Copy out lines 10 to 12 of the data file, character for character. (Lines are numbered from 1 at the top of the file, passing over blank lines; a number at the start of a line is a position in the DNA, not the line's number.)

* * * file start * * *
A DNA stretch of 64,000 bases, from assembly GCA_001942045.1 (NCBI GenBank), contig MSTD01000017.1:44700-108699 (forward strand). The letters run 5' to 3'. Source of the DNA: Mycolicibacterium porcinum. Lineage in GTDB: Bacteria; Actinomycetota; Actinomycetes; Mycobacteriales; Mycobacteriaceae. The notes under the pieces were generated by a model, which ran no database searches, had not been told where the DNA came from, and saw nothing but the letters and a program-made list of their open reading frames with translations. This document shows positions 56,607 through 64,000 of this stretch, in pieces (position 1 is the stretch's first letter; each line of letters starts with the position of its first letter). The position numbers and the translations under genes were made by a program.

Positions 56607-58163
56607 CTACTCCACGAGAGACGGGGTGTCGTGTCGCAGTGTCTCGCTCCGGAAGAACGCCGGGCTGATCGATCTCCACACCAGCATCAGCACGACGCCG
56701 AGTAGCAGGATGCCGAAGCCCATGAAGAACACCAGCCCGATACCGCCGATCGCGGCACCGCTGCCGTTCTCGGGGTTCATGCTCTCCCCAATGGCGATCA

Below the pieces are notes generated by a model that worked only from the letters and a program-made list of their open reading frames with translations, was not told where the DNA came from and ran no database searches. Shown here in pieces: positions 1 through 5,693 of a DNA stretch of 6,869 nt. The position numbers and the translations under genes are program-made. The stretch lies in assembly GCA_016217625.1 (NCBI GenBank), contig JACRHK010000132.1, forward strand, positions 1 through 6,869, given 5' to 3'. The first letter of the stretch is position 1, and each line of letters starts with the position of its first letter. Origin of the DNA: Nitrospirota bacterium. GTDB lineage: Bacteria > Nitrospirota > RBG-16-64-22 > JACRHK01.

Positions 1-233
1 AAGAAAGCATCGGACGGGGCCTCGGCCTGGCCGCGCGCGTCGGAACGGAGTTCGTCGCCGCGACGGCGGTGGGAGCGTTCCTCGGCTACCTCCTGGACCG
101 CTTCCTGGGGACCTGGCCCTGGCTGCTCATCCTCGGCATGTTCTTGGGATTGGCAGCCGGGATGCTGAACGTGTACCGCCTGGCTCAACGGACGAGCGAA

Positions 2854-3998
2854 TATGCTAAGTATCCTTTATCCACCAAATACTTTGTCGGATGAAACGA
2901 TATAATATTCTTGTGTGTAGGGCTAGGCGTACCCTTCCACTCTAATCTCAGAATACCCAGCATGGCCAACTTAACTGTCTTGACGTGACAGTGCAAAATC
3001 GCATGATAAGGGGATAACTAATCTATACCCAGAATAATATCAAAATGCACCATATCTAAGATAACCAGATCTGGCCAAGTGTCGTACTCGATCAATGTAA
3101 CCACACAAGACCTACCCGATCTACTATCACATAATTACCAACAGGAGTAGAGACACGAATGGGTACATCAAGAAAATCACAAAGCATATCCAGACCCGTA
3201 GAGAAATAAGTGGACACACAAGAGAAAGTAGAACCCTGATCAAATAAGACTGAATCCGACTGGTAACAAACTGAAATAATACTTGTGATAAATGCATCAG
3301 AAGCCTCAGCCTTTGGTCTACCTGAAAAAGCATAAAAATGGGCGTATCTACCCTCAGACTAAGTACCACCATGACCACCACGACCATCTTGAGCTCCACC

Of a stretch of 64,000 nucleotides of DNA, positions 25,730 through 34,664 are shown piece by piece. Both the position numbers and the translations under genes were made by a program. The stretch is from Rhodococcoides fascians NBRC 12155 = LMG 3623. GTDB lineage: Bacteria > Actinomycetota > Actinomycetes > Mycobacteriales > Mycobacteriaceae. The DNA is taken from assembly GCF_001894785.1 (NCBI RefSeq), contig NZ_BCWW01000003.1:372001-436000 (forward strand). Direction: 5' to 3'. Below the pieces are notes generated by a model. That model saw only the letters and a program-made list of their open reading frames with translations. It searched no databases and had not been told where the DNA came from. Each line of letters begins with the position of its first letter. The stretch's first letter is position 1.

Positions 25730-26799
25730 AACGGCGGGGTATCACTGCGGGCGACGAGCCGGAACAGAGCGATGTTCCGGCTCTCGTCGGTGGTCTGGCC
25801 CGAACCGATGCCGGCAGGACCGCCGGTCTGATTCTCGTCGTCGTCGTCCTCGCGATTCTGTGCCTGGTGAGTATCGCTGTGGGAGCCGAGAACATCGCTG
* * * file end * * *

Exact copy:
2854 TATGCTAAGTATCCTTTATCCACCAAATACTTTGTCGGATGAAACGA
2901 TATAATATTCTTGTGTGTAGGGCTAGGCGTACCCTTCCACTCTAATCTCAGAATACCCAGCATGGCCAACTTAACTGTCTTGACGTGACAGTGCAAAATC
3001 GCATGATAAGGGGATAACTAATCTATACCCAGAATAATATCAAAATGCACCATATCTAAGATAACCAGATCTGGCCAAGTGTCGTACTCGATCAATGTAA